Carsharing

Generic time- and method-interdependencies of empirical impact-measurements: A generalizable model of adaptation-processes of carsharing-users' mobility-behavior over time

Jörg Firnkorn
Susan Shaheen, PhD
2016

The purpose of this article is to advance empirical sustainability-evaluations of carsharing-systems. Carsharing, a frequently cited example of a product–service system (PSS), is currently morphing from a niche into a mainstream mode of transportation. Carsharing has the potential to provide a more sustainable mobility-option compared to private car usage, for example by reducing the overall motor-vehicle traffic in cities.

Good Practices for Local Governments and Private Companies Driving Change Together in Urban Mobility: Lessons Learned from One-Way Carsharing

Clara Terrien
Rémi Maniak
Bo Chen
Susan Shaheen, PhD
2016

Transforming urban mobility requires integrating public with private services into a single transportation system. Local governments and private companies face the challenge of how to coordinate themselves. An emblematic example is one-way carsharing (shared use of a fleet of vehicles that are typically free-floating throughout an urban area). Surprisingly, good practices for public and private players driving this change remain relatively undocumented. This paper proposes a systematic and balanced public-private approach to foster transportation innovation management.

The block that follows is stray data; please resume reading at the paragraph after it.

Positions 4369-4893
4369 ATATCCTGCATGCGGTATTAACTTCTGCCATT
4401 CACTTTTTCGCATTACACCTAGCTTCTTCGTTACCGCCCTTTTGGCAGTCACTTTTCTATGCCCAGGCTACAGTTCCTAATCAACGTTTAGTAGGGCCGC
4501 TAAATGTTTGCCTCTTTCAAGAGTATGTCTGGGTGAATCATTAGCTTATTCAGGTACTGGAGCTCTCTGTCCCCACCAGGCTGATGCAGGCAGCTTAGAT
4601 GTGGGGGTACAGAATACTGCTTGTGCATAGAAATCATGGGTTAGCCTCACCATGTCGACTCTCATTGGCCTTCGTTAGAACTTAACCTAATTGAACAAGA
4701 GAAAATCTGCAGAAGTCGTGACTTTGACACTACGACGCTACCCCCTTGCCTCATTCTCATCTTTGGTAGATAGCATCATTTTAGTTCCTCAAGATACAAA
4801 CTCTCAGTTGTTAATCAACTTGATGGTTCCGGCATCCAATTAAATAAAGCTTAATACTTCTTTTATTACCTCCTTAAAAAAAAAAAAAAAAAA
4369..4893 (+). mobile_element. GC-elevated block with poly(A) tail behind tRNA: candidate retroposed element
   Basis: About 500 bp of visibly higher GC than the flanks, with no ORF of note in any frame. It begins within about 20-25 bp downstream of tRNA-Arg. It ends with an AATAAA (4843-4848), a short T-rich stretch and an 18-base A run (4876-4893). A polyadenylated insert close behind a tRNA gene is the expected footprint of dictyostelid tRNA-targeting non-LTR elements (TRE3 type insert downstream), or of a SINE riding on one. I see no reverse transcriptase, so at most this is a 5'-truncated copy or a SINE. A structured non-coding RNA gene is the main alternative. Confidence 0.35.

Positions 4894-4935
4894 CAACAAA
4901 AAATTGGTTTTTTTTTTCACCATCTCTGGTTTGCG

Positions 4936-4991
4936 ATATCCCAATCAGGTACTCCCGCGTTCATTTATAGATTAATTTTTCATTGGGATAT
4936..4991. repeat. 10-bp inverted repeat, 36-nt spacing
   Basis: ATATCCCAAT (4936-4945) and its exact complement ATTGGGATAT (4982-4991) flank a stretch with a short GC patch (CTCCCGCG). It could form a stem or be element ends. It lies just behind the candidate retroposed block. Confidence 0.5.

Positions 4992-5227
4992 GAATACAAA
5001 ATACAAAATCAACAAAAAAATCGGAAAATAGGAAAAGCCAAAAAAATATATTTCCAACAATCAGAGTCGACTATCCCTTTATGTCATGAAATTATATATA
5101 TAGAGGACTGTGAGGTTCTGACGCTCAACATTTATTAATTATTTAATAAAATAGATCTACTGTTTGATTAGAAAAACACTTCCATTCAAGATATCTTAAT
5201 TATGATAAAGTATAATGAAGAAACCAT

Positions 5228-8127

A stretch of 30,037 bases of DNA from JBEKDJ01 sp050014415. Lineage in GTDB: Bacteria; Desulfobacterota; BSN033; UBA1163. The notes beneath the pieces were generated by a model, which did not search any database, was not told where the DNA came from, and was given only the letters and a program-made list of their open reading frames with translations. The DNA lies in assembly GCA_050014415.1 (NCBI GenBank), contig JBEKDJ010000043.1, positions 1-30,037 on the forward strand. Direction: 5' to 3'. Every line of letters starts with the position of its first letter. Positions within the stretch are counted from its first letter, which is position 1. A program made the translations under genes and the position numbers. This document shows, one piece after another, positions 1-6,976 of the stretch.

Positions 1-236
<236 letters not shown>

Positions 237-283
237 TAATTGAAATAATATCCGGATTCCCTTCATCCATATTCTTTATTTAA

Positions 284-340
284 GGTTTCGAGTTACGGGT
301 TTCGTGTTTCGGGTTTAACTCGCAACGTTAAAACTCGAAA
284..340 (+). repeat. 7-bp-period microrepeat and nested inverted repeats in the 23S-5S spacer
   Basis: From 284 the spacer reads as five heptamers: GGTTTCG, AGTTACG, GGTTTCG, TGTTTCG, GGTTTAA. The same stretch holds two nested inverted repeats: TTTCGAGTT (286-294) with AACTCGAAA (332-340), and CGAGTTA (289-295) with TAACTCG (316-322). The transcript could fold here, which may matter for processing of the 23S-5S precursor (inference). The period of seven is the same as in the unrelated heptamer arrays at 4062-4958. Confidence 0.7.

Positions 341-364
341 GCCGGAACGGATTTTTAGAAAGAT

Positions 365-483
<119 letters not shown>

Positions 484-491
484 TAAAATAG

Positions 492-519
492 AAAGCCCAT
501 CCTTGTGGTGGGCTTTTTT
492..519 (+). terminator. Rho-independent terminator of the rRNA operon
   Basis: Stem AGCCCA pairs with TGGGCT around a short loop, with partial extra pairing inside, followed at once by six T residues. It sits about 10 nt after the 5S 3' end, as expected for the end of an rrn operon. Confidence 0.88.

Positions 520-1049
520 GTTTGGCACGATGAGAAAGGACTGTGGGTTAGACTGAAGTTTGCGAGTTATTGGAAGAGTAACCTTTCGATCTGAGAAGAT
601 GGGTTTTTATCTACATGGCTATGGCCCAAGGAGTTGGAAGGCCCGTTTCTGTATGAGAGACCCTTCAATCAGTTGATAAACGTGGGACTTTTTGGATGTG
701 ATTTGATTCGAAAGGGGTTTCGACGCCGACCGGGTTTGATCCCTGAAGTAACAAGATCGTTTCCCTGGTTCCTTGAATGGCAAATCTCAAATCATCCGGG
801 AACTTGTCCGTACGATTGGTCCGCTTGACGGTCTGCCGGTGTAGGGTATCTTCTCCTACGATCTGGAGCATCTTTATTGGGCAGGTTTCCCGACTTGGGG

Exploring electric vehicle carsharing as a mobility option for older adults: A case study of a senior adult community in the San Francisco Bay Area

Susan Shaheen, PhD
Lauren Cano
Madonna Camel
2015

By the year 2030, 57 million people will be over the age of 65 in the United States. Baby boomers drive approximately 17% more than other age groups and are active well past retirement. This article examines electric vehicle (EV) carsharing (short-term vehicle access) as a future alternative to vehicle ownership for older adults living on fixed incomes in a gated community to provide reduced-cost mobility and eliminate vehicle maintenance hassles.

Identification and Prioritization of Environmentally Beneficial Intelligent Transportation Technologies

Susan Shaheen, Ph.D, Troy Young, Ph.D, Daniel Sperling, Ph.D, Daniel Jordan, Ph.D, Thomas Horan, Ph.D
1998

This report presents a literature review on the energy and environmental impacts of Intelligent Transportation Systems (ITS) technologies, a presentation of the development of deployment/modeling scenarios, and a description of the modeling effort. The two-fold objective of this project was to: 1) identify those ITS technologies and systems that have positive environmental effects, and 2) rank order those technologies according to their energy and emission benefits and net reduction in VMT.

Conformity Policy: Air Quality Impact Assessment for Local Transportation Projects

Randall Guensler, Ph.D, Susan Shaheen, Ph.D, Francisca Mar, Cameron Y. Yee
1998